Each of the four funds charges fees of 1 percent or less. That's relatively modest given that these are actively managed funds that seek to beat the market, rather than index funds seeking merely to match it.
Each requires a minimum initial investment of $5,000 or less, so they're accessible to many individual investors. None charges an upfront sales fee, known as a load.
The three, listed in order of their 10-year returns:
FMI LARGE CAP (FMIHX)
This fund's 5- and 10-year returns rank within the top 5 percent of its large-cap blend peers. It was a standout performer during the financial crisis, losing a relatively small 27 percent in 2008 while the S&P 500 plunged 37 percent. The team that manages the fund looks for businesses with the financial strength to hold up well even if the economy slows down. FMI Large Cap recently owned a relatively compact portfolio of 27 stocks, led by 3M Co. at 5.3 percent of the portfolio and Berkshire Hathaway, Warren Buffett's company, at 5.1 percent.
VANGUARD DIVIDEND GROWTH (VDIGX)
This fund's 5-year return ranks in the top 3 percent among its peers, and its 2008 loss was a relatively small 26 percent. It's one of the standout managed funds at Vanguard, best known for index funds. With an expense ratio of just 0.31 percent, it's among the lowest-cost managed funds. The emphasis in the portfolio of around 50 stocks is dividend-payers. Recent top holdings include PepsiCo, Johnson & Johnson and Occidental Petroleum. Don Kilbride has run the fund the past six years, and has more than $1 million personally invested in the fund.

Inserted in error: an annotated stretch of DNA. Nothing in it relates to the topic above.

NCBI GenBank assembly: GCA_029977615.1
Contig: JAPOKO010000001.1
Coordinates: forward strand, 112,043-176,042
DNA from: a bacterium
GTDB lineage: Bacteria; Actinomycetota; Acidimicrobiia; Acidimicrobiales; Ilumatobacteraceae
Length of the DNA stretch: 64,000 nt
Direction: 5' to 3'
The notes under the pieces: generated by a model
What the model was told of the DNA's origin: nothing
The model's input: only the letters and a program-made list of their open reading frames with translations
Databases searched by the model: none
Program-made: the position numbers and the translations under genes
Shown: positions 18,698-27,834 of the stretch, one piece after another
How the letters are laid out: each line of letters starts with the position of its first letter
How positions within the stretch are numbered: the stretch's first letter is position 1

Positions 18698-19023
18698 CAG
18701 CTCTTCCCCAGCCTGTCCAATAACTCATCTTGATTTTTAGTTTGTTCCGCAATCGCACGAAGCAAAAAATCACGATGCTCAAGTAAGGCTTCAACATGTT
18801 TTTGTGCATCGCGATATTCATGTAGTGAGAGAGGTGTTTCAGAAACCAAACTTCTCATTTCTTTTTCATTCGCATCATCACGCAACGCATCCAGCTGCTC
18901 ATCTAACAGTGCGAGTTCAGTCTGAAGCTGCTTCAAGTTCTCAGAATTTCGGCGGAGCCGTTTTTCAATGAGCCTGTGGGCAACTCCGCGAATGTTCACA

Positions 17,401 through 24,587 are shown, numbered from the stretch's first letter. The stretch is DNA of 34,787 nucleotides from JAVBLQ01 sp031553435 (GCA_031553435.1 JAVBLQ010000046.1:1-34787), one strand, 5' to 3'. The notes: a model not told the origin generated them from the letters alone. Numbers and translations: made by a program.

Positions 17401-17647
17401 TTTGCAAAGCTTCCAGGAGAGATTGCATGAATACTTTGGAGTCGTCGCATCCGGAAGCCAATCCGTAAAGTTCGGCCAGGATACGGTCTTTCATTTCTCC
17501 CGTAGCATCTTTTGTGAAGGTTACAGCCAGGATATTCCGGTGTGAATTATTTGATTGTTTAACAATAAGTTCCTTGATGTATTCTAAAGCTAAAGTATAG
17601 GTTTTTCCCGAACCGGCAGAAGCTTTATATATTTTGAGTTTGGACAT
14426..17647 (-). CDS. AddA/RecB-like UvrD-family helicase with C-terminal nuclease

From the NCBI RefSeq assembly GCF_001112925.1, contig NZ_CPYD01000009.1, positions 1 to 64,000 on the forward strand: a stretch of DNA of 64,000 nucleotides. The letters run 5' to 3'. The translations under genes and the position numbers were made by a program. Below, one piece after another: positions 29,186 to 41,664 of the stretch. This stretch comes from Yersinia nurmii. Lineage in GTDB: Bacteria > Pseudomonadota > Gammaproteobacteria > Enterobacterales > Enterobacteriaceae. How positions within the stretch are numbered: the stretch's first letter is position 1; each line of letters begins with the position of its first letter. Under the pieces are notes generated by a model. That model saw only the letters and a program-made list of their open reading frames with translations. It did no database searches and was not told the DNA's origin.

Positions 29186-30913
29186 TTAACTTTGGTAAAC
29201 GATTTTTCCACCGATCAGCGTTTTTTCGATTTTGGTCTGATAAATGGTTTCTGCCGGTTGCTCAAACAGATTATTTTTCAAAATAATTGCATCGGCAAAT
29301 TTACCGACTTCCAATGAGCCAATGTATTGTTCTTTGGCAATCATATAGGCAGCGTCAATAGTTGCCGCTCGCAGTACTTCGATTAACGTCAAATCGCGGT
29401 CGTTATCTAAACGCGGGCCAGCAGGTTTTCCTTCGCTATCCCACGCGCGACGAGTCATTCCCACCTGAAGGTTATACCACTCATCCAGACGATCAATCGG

SEQUOIA FUND (SEQUX)
This fund's 3- and 5-year records rank within the top 2 percent of its peers. Managers Robert Goldfarb and David Poppe typically hold just 10 to 25 favored stocks, and stick with them for years. Recent top holdings include Valeant Pharmaceuticals and TJX Cos., owner of the T.J. Maxx and Marshalls retail chains. The fund recently had nearly 18 percent of its portfolio held in cash, which could provide a cushion if the market drops. In 2008, Sequoia lost a relatively modest 27 percent.
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